Up until now, the Galaxy S3 has been a relatively premium experience. Both it, its 4G brother, and the Note 2 have carried premium prices, but if you didn’t want to spend that much money and still wanted the phone, there may be something coming just for you.
While a new model is expected to be announced within the next few weeks, the 4.8 inch Galaxy S3 has sold over 30 million around the world.
That’s a lot of phones, but not everyone wants to shell out the same pricetag for a handset.
Shown this week at Samsung’s Forum for the Asia Pacific region, though, the company will be spreading the DNA of its Galaxy series across multiple price points and sizes.
The smallest of these are the Galaxy Young and Galaxy Fame, two very similar handsets that boast 3.2 to 3.5 inch screens, WiFi, Bluetooth, and 3 or 5 megapixel cameras, as well as Android 4.1, the same version currently running across all of Samsung’s recent mobile range.
In the hands, these feel like tiny chunkier variants of the S3, with similar button placement and the same sort of curved plastic casing.
The screen on these isn’t very good, however, hardly a surprise given these are the “cheap” phones, and have a low resolution (320×480) with weak viewing angles.
Moving a step up, there’s the Galaxy S3 Mini (SIII Mini), which is pretty much what the name says: a smaller version of the S3. This handset takes the similar technology to what’s found inside the current S3, but lowers it a touch to fit inside a smaller shell.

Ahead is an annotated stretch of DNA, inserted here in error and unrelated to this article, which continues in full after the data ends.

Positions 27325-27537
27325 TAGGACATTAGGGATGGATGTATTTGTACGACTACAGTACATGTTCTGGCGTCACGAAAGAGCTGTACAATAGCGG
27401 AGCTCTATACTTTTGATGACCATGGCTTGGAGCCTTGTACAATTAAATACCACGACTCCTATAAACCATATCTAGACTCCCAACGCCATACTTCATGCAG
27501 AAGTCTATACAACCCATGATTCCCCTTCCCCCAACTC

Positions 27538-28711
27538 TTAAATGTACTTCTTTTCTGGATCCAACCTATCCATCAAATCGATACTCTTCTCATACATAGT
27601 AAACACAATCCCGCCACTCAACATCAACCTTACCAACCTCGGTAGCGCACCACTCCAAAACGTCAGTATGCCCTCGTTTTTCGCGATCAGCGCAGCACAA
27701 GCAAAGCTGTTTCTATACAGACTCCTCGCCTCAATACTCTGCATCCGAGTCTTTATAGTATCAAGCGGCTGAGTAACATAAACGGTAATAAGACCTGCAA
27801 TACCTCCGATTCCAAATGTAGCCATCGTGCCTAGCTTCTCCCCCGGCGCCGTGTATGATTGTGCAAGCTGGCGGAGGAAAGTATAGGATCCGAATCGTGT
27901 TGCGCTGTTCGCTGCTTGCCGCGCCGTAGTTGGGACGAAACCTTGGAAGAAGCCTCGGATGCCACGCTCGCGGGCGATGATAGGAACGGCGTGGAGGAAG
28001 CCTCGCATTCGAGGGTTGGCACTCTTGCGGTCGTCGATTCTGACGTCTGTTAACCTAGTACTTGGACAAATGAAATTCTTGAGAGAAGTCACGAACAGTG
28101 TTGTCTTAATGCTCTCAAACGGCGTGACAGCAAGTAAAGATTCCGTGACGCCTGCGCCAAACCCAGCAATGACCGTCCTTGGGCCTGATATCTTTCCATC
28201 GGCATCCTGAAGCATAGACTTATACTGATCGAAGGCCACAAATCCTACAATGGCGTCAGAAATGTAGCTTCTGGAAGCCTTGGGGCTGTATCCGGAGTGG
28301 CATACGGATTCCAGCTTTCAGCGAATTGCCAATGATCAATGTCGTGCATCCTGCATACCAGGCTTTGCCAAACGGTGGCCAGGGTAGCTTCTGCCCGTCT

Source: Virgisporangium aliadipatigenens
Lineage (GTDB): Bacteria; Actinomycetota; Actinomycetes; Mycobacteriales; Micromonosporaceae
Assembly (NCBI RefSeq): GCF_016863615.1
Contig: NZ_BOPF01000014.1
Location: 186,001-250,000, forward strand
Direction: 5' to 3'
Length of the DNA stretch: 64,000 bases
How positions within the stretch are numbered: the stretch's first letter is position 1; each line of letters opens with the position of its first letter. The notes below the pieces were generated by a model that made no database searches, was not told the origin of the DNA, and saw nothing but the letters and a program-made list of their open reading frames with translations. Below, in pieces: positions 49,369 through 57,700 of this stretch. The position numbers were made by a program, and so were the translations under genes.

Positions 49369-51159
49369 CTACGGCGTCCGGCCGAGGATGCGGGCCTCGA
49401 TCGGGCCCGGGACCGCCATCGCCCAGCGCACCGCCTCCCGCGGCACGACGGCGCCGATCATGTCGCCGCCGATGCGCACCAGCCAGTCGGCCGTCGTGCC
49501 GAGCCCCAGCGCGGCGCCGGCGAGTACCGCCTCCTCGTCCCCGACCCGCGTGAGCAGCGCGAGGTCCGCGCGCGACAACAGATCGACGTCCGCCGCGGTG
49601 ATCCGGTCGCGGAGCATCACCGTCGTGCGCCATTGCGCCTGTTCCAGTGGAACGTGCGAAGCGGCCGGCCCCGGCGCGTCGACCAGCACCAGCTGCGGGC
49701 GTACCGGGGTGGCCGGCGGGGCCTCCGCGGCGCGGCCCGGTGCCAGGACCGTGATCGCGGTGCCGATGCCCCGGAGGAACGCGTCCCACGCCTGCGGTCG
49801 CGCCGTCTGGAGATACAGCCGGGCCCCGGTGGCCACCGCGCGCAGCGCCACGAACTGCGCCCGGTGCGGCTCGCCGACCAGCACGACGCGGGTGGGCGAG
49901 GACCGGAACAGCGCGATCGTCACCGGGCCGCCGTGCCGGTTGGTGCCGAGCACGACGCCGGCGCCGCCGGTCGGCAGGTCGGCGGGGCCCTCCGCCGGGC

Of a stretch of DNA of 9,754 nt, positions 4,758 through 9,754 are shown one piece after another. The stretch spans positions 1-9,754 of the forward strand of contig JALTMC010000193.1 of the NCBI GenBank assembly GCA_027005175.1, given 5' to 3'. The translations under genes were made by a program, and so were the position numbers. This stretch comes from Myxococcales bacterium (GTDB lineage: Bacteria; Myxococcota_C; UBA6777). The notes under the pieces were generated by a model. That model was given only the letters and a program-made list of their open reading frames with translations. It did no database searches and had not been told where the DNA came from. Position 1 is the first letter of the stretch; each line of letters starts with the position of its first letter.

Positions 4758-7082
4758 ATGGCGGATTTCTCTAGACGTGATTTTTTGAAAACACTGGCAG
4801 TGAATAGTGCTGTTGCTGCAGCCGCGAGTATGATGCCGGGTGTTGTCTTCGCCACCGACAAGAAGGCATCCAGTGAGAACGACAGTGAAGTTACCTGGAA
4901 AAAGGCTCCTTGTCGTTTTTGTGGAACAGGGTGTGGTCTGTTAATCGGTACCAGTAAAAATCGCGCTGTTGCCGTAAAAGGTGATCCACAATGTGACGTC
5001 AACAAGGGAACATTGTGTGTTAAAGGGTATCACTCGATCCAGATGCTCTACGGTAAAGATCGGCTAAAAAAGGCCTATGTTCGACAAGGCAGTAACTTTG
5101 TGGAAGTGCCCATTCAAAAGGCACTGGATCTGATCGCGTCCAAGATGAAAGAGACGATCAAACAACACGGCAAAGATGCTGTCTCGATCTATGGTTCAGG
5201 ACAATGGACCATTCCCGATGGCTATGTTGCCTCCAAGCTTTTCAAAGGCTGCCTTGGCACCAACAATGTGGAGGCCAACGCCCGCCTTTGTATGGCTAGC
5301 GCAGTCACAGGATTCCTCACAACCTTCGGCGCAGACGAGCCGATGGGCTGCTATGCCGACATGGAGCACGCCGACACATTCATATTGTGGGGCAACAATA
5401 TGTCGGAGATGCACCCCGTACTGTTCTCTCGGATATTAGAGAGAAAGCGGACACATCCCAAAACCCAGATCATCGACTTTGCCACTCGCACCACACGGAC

As such, we saw the 4.8 inch screen move down to a 4 inch in this handset, the quad-core chip drop down to dual-core, an 8 megapixel camera change to a 5 megapixel camera, and the resolution drop from 720p to 480×800, the high resolution for 2011.
In the hands, it does feel exactly like an S3, albeit smaller, and for people who don’t know if they need a screen above 4.5 inches.
Another variant, the Galaxy Express, featured a 4.5 inch screen, dual-core chip, NFC, 5 megapixel camera, and featured the high-speed 4G LTE connectivity, and sort of looks to be an S3 themed replacement for its S2 4G.
Then there’s the Galaxy Grand, which increased the screen size to 5 inches – higher than the S3 – but adopted the same styling, same button placement, and pretty much the same look, but featured a 5 inch 480×800 screen.
In the hands, this feels like a nice device, though doesn’t appear to have the same grunt as the flagship models currently available in Australia.
There is one – the last one, promise – that did pick up our attention, and we hope it makes landfall soon: the Galaxy Xcover 2.
This particular handset takes what you know about the Galaxy models and wraps it in a shell that is IP67 certified, meaning it’s dust and water-proof for up roughly one metre.
Think of this as the ruggedised touchscreen phone, and for the people that still like some buttons, the soft buttons that are normally touch-based at the base of the handset, these are actually separate.
Other specs here include a 5 megapixel camera, 4GB built-in storage, dual-core processor, and scratch-resistant glass, an obvious bit given that this is the rugged phone.
This article has probably Galaxy’d you out for the next few minutes, but it’s worth pointing out that most of these handsets probably won’t make it to release in Australia.
Shown at the Samsung Forum for the Asia Pacific region, there are so many other places that these handsets could wedge into, however, given that Samsung already has budget models based on its S2 in Australian the market, we expect some of these are the replacements, while others could be placed as new mid-range phones.
Leigh D. Stark travelled to Samsung Forum in Jakarta, Indonesia as a guest of Samsung Australia